For business, it is too often about tools that promise to increase speed, ease, and cumbersome processes. Without making cultural changes to how we work together, we cannot achieve its ambitious transformation and modernization efforts.
Since 2010, Brené Brown popularized the idea that there are benefits to vulnerability. But knowing these benefits is much easier than the next step of opening up and making yourself vulnerable—especially at work.
What does leading to vulnerability and transformational efforts have in common?
Leading teams through complex, nonlinear change without knowing at the outset, precisely what the process and outcomes will be, is an intimidating mission.
Vulnerability, for a leader, is about getting more comfortable with process uncertainty and allowing people and the organization to learn and apply new methods on the job.
You may have practiced hiding your flaws at work—an approach that’s worth unlearning. Leading organizational innovation requires vulnerability from all involved. Most importantly, it requires leaders to create a safe space to work through the real process and workforce solutions.
Leaders must build psychological safety in their organizations to enable innovation. Clearly stating, “we’ll figure this out together, because none of us can do it alone” is a good start. And highlighting the benefits the organization has gained in learning from small failures also helps the team feel empowered to test new approaches.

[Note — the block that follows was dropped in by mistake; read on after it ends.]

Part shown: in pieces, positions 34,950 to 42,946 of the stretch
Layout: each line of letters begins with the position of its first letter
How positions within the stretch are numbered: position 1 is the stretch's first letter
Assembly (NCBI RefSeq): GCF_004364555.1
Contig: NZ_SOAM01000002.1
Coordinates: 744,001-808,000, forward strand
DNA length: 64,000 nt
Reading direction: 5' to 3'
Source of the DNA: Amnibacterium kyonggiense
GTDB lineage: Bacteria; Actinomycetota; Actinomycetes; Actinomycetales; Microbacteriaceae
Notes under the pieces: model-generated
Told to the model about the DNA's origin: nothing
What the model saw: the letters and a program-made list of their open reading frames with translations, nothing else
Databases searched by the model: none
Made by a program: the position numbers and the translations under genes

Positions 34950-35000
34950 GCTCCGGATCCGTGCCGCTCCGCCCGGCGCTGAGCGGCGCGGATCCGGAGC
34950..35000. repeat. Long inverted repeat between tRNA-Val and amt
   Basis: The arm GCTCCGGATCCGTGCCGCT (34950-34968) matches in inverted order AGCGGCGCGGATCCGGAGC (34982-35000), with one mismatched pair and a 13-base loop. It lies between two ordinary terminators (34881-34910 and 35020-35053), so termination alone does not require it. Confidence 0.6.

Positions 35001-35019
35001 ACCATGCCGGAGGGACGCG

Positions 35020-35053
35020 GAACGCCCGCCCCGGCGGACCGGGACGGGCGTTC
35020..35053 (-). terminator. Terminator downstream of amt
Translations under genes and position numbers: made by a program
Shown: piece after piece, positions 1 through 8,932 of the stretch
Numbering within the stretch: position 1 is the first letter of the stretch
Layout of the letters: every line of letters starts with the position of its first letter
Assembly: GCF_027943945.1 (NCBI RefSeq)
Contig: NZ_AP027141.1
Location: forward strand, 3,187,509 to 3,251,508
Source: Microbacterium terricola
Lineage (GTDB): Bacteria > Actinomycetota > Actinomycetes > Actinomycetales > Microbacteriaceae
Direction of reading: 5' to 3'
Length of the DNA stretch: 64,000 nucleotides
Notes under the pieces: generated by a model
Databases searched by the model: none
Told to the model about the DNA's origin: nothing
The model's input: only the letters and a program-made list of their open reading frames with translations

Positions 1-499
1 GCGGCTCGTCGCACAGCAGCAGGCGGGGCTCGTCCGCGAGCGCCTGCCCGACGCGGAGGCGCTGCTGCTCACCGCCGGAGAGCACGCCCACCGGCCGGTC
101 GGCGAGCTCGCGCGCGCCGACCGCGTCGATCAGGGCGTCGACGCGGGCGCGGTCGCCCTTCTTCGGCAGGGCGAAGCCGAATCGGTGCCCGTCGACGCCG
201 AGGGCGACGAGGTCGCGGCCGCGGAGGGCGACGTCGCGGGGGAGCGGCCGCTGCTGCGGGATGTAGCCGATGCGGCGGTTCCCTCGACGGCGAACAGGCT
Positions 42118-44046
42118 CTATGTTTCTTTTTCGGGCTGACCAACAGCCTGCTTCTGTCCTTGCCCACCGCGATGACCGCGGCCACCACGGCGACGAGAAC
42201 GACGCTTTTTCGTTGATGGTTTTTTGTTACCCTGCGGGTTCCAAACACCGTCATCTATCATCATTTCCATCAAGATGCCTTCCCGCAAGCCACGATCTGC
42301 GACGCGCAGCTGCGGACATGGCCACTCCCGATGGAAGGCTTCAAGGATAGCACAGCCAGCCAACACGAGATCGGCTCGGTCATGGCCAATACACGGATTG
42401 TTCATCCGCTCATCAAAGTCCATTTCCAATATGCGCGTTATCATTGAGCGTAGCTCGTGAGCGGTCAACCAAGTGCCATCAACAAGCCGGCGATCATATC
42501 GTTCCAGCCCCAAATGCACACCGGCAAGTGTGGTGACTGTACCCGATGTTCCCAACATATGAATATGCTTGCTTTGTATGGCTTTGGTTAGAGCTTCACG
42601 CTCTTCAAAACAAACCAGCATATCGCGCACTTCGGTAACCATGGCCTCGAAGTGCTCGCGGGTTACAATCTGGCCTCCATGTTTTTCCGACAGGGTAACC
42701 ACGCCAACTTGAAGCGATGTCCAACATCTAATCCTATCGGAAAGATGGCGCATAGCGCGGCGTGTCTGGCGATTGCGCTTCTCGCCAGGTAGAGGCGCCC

Developing psychological safety builds unparalleled trust with and between your team members. This kind of faith gets people to show up with a dedication to every project, and the willingness to try something new.
There are three main benefits of this change in the approach:
It helps faster progress on projects.
Leading with vulnerability encourages others to be vulnerable as well. The faster you get real about the challenges you’re facing, and the possibility of failure, the quicker you can start solving the problem.
Development is more accurate, less costly solutions.
Vulnerability also means the lack of false confidence that your answer is the only right one. It creates the space to try different approaches and encourages people to show up with their best ideas.
It will make less revision and rework.
Being genuinely open to the idea that others might have something valuable to offer makes your team more likely to find the best fit for your particular problem. It saves time spent revising or reworking a mediocre product late in the process.
When we lead with a single, unwavering vision of an expected outcome, we miss opportunities to find or create a better solution along the way.
Leading an organization through these changes requires leaders and their teams to learn how to apply new methods on the job. To become comfortable with making the small mistakes associated with trying new things.
And to understand that the process of leaning into these new methods will produce the big successes they want to accomplish. Once the “perfection or nothing” drops, we can move past those insecurities and effectively address the real opportunities.